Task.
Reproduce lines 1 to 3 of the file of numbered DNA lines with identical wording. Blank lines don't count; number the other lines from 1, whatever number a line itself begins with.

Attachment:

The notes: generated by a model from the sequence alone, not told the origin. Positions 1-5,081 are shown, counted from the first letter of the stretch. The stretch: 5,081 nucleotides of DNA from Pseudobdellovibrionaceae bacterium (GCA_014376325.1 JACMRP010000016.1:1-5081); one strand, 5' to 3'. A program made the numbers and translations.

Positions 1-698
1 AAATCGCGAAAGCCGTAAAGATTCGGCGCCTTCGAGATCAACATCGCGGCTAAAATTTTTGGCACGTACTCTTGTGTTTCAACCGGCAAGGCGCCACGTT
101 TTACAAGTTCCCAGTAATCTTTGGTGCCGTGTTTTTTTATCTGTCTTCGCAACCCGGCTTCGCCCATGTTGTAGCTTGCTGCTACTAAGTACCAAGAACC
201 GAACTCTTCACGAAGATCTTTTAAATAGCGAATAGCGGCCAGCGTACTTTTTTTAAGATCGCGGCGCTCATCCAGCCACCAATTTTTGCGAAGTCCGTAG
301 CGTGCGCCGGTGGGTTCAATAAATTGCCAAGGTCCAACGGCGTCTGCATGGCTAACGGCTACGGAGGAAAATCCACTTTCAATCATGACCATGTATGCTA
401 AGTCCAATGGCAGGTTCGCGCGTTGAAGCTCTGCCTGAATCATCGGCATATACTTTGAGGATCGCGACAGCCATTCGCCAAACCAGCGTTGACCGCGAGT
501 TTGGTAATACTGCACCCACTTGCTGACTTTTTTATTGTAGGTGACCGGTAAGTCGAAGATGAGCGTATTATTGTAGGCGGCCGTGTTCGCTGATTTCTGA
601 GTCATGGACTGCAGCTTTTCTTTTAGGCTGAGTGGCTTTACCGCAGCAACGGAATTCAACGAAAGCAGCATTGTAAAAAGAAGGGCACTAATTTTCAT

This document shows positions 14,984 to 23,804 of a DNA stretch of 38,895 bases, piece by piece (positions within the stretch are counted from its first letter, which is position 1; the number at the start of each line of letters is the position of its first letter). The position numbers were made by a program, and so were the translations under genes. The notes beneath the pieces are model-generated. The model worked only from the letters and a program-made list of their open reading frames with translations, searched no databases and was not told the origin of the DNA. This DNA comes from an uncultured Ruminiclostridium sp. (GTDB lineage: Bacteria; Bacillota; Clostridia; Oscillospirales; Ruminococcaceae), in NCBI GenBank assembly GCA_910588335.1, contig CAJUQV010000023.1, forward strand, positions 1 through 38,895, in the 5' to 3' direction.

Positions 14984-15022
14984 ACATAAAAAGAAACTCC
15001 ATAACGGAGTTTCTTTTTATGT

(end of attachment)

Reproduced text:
The notes: generated by a model from the sequence alone, not told the origin. Positions 1-5,081 are shown, counted from the first letter of the stretch. The stretch: 5,081 nucleotides of DNA from Pseudobdellovibrionaceae bacterium (GCA_014376325.1 JACMRP010000016.1:1-5081); one strand, 5' to 3'. A program made the numbers and translations.

Positions 1-698
1 AAATCGCGAAAGCCGTAAAGATTCGGCGCCTTCGAGATCAACATCGCGGCTAAAATTTTTGGCACGTACTCTTGTGTTTCAACCGGCAAGGCGCCACGTT